V&A Follow Up

So, I did get to see Opus Angelicum this weekend. It was amazing. I am absolutely amazed people were able to create such things by hand in crap candle light. No pictures were allowed in the exhibit, but with my phone and ridiculously low lighting, they would’ve just been a dark shadowy mess.

Today, the haute couture fashion houses today are the only ones who use such techniques on a regular basis. And after seeing all the embroidered copes in the exhibit, if you go upstairs to the 4th floor, there is an embroidered cope from the 1800s in the British rooms which looks so basic and pedestrian compared to those in the 1400s!

Here are a few pictures to tide you over from the Cast Courts (all the plaster casts made in the 1800s of other famous works of art) and the British rooms upstairs. There is some video on my Instagram stories of the Cast Courts too (@cindipatter).

The other exhibit I saw since I got in free (woot!) was Undressed: A Brief History of Underwear. Surprisingly, it was more popular than the embroidery, but what do I know? I wouldn’t have necessarily gone to see this if I didn’t have a membership, but it was interesting nonetheless. Also, corsets look painful despite making your clothes look amazing.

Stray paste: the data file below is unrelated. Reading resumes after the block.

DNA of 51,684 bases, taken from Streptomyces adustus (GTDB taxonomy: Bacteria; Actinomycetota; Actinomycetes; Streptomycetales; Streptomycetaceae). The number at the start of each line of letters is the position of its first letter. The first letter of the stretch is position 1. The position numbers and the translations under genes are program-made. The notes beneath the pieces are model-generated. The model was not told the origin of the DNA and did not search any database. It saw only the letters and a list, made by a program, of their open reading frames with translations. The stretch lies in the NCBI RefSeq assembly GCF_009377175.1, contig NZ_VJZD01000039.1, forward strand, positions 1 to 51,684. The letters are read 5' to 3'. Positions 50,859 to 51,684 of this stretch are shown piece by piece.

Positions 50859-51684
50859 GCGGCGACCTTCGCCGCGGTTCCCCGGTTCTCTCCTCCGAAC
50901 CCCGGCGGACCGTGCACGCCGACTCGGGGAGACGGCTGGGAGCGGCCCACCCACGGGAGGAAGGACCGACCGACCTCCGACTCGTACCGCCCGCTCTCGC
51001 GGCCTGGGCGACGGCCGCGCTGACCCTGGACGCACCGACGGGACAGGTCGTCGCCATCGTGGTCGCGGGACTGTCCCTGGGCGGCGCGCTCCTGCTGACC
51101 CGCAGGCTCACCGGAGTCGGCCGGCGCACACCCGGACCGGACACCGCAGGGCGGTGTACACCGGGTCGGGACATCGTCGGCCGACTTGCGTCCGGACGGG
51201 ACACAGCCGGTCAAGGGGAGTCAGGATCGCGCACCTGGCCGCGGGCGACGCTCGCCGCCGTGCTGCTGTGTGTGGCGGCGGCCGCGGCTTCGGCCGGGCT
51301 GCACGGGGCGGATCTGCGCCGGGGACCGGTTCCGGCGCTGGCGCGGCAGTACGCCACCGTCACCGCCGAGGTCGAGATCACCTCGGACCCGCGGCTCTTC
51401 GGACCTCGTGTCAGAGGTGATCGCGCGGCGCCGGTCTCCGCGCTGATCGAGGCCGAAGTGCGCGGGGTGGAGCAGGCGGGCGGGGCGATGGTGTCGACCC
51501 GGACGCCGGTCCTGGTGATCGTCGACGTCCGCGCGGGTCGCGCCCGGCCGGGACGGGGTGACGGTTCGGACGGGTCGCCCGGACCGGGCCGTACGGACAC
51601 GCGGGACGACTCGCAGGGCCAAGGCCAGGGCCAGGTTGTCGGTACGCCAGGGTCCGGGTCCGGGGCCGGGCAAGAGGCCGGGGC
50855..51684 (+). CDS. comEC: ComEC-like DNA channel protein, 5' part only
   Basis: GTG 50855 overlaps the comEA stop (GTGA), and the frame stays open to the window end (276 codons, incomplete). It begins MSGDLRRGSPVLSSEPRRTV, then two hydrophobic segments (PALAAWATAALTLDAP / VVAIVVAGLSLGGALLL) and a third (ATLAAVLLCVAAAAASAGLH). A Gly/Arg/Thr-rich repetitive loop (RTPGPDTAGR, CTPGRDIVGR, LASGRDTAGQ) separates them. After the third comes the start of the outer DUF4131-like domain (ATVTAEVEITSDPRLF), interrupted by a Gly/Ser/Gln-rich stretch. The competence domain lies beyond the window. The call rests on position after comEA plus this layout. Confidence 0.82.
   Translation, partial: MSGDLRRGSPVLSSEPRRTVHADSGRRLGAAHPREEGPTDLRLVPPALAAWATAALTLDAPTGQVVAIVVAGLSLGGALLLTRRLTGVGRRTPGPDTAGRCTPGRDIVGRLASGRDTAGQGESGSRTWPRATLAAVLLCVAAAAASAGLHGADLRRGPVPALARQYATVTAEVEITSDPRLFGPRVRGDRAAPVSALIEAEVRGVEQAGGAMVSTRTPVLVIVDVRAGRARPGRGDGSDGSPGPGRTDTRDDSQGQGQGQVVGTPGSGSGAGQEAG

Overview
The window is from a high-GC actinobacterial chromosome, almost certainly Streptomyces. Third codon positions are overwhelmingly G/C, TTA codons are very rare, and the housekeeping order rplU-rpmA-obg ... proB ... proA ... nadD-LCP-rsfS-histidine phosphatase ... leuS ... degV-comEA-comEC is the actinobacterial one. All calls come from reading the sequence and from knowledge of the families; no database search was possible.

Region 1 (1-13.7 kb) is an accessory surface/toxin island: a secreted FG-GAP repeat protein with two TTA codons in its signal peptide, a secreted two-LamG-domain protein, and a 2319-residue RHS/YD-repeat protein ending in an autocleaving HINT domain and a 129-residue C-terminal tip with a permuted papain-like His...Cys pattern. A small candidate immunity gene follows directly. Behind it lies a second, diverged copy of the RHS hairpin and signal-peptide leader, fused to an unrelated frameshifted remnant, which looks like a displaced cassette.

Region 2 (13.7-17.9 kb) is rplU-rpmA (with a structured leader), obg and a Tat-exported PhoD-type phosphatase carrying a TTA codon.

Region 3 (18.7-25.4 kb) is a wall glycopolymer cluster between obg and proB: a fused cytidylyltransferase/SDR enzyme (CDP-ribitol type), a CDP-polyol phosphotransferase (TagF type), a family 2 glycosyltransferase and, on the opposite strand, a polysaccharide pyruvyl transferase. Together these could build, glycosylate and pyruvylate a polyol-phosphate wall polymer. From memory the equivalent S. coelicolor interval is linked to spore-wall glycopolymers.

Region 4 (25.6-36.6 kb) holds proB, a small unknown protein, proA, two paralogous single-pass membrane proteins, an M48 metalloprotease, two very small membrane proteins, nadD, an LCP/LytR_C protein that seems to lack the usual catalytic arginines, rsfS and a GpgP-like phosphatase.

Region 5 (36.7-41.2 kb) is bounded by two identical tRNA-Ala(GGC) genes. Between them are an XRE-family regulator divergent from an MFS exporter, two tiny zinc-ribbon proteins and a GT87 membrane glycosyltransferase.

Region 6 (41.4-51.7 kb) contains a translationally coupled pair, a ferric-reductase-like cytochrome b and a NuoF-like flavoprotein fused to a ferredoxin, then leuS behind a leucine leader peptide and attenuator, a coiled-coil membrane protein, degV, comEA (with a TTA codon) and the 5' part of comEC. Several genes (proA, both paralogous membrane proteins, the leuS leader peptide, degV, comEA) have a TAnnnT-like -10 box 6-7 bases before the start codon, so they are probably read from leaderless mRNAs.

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Corset, cotton, whalebone, about 1890. (From the signage in the exhibit, this gave the wearer a 47cm waist!) Photo courtesy and (c) Victoria and Albert Museum, London.

The other (tiny) perk of being a museum member – free coat check! I was totally prepared to pay (it was only £1 per item) but hey, save £2 and didn’t have to carry around my heavy coat and shopping bag while there! About half way through my time there, I realised how cold it was in the museum and contemplated retrieving my coat anyway.

And finally, rather than having my tea and lunch in the main dining area (which has great cakes, scones, sandwiches, and hot food at reasonable prices), I had mine in the Member’s Room. The Member’s Room is tucked away in a corner of the 4th floor and almost hidden, but is a nice quiet space when the museum is busy. The food choices are a bit more limited too, but still a varied selection of cakes and scones for your tea and coffee.

 

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